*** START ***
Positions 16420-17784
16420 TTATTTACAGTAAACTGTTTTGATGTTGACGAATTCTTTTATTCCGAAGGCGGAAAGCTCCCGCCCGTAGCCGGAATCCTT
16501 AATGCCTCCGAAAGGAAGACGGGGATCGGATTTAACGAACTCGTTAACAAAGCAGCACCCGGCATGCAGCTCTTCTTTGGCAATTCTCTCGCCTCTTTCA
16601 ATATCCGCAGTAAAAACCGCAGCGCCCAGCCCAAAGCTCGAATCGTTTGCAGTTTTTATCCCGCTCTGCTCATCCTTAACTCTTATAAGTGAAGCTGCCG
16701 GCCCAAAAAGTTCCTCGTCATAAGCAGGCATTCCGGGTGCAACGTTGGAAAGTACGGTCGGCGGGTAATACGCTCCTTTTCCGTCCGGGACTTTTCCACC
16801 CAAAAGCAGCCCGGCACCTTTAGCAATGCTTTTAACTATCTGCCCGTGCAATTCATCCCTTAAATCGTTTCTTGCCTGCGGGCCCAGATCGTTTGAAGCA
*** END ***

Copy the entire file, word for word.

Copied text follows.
Positions 16420-17784
16420 TTATTTACAGTAAACTGTTTTGATGTTGACGAATTCTTTTATTCCGAAGGCGGAAAGCTCCCGCCCGTAGCCGGAATCCTT
16501 AATGCCTCCGAAAGGAAGACGGGGATCGGATTTAACGAACTCGTTAACAAAGCAGCACCCGGCATGCAGCTCTTCTTTGGCAATTCTCTCGCCTCTTTCA
16601 ATATCCGCAGTAAAAACCGCAGCGCCCAGCCCAAAGCTCGAATCGTTTGCAGTTTTTATCCCGCTCTGCTCATCCTTAACTCTTATAAGTGAAGCTGCCG
16701 GCCCAAAAAGTTCCTCGTCATAAGCAGGCATTCCGGGTGCAACGTTGGAAAGTACGGTCGGCGGGTAATACGCTCCTTTTCCGTCCGGGACTTTTCCACC
16801 CAAAAGCAGCCCGGCACCTTTAGCAATGCTTTTAACTATCTGCCCGTGCAATTCATCCCTTAAATCGTTTCTTGCCTGCGGGCCCAGATCGTTTGAAGCA